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Teacher Tenure

Some states judiciaries are striking down teacher tenure. There are many people that think this is a very positive idea and many that think that it is a very negative idea.
The concept of teacher tenure was developed over 100 years ago to protect teachers from being fired on the whims of principles. Sensibly, tenure provides due process if a principle feels that a teacher should be fired.
Unfortunately, the due process procedure is very onerous and a few teachers who are not good teachers end up staying in the classroom while the process is going on, to the detriment of the children. Concern for the children has prompted a group called Students Matter to bring forth suits in states all over the country with the intent of striking down teacher tenure.
Students Matter has a great deal of monetary backing because it was started by Walmart founder Sam Walton and recently funded by billionaire David Welch.
Teachers Unions are leading the fight against the removal of tenure. From their prospective, tenure protects good teachers from unfair or misguided principals and gives the teachers security in their jobs.
Take a step back from this national issue and imagine that this ruling reached Pennsylvania and effected your child’s school. It could be a detriment or a blessing. Let’s look at two possible scenarios if tenure was struck down in Pennsylvania.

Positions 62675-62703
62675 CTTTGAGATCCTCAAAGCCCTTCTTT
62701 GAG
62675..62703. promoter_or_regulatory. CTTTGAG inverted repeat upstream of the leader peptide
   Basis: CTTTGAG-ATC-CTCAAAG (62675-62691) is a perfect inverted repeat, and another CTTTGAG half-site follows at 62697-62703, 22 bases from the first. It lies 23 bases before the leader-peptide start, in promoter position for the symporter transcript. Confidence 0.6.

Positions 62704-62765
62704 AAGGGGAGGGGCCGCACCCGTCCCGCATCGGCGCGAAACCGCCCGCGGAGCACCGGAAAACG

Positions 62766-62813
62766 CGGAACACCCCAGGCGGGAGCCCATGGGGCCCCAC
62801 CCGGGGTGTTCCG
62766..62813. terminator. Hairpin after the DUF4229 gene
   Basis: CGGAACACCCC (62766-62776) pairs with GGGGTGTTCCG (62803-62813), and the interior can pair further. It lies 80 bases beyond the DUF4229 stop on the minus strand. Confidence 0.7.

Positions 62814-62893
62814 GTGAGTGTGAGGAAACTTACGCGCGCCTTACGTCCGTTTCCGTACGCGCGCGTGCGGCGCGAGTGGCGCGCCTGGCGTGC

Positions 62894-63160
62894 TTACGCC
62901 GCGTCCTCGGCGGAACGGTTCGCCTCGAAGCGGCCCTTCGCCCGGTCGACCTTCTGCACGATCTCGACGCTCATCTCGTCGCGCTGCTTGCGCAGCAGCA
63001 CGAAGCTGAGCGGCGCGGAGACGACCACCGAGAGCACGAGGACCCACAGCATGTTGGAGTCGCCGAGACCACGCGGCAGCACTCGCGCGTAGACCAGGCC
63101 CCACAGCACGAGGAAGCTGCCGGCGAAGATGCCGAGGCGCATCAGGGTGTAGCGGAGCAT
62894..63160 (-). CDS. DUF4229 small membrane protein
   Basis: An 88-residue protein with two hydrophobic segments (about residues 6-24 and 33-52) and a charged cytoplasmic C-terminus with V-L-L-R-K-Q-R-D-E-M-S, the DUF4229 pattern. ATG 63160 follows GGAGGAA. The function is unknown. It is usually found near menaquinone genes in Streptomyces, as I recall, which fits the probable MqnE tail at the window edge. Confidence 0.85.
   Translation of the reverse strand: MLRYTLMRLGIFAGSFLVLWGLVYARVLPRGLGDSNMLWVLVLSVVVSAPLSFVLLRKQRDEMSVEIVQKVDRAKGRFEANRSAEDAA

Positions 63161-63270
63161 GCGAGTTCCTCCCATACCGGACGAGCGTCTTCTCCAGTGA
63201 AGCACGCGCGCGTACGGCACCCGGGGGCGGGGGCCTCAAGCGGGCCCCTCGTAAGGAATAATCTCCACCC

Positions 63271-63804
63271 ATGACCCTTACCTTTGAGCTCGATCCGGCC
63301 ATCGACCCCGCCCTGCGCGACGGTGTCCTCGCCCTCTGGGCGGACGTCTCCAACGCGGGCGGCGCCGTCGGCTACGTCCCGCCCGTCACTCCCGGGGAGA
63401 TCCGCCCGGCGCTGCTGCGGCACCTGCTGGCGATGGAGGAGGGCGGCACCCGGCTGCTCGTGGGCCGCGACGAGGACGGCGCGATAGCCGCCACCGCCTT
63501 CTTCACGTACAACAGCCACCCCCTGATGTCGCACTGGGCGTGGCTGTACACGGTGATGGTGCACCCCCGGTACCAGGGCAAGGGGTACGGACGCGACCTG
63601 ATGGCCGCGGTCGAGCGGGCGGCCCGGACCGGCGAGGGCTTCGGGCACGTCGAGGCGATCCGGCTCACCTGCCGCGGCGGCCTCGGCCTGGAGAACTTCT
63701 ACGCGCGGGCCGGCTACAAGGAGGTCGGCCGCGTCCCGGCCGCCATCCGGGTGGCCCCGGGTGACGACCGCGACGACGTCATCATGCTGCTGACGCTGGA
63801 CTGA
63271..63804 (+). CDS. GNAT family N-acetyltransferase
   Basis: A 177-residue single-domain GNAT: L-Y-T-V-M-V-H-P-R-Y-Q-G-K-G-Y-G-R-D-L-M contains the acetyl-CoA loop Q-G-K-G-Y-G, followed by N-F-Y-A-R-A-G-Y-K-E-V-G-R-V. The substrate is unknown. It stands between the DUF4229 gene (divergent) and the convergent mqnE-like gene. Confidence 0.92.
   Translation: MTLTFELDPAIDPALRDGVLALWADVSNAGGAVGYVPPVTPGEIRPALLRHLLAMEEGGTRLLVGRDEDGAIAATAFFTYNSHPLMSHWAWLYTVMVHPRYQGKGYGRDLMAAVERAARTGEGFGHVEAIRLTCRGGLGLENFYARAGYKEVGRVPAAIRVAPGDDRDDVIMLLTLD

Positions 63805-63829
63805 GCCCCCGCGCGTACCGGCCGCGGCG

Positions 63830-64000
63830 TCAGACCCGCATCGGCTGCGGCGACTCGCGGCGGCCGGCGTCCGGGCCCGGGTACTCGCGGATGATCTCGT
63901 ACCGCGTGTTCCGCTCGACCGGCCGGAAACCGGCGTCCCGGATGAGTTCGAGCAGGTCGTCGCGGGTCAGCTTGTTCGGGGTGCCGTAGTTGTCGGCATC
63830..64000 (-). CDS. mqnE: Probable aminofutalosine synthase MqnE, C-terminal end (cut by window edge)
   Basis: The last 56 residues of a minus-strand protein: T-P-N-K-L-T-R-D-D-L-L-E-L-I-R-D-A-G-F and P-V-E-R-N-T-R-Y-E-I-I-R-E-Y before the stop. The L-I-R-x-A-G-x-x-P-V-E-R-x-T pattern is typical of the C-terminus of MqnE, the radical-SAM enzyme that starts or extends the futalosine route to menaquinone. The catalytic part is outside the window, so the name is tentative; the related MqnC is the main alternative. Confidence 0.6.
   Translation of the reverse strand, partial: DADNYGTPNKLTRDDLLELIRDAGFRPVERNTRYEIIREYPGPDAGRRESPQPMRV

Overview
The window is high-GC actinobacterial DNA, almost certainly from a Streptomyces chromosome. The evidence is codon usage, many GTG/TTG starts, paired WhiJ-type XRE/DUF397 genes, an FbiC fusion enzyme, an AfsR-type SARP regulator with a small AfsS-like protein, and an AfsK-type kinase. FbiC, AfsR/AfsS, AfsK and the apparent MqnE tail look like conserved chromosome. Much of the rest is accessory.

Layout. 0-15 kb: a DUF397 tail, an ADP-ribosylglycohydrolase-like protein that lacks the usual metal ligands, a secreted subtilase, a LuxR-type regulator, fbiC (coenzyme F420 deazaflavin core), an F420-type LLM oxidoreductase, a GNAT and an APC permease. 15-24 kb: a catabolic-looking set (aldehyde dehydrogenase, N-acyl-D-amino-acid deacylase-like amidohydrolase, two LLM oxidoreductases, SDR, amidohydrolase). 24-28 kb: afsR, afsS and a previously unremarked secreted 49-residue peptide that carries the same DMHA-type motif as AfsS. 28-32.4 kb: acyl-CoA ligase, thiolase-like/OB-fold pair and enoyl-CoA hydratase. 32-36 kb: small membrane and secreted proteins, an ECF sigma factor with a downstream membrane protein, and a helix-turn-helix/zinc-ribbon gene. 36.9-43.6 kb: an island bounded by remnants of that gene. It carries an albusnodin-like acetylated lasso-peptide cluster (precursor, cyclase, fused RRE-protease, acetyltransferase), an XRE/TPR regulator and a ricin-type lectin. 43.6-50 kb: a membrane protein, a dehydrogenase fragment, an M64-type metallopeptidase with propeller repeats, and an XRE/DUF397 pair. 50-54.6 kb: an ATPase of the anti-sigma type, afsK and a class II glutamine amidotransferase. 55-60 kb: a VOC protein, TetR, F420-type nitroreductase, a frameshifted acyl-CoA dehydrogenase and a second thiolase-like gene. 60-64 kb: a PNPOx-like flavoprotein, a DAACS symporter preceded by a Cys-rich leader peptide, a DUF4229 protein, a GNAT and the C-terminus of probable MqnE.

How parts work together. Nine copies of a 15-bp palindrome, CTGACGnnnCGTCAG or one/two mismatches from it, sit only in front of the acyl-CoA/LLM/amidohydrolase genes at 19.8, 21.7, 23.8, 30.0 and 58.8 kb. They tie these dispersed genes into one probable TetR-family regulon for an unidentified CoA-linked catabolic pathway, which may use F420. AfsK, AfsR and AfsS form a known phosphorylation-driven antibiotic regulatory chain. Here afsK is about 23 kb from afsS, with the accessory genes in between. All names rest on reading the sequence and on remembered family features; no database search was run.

In the first scenario you love your child’s elementary school, you love the teachers, you know they work together to always keep improving and that their number one concern is for the children. Now imagine that a new principal gets hired who prefers younger, attractive, female teachers so suddenly a well loved teacher with 30 years experience is fired and two of the students favorite male teachers are fired. This can happen, (it happens everyday in private schools), it will happen and it will not be in the best interest of the students if these were very good, competent teachers.
Now for the second scenario; Same school, you love the school and the teachers but one teacher is not like the others. She is constantly taking off, she picks the children up late every morning and she doesn’t know the latest teaching techniques so she just lectures to the children all day as they doodle or sleep at their desks. Under a tenure system the Principle would need to provide professional development for this teacher to help her improve. Without tenure he or she could simply fire her or not invite her back the next school year.
So, ask yourself, which would matter more to our students, the possibility of losing most of thei r favorite teachers based on the capriciousness of a principal or having to endure a less than perfect teacher until he or she can be trained or fired? Listen to for more discussion.

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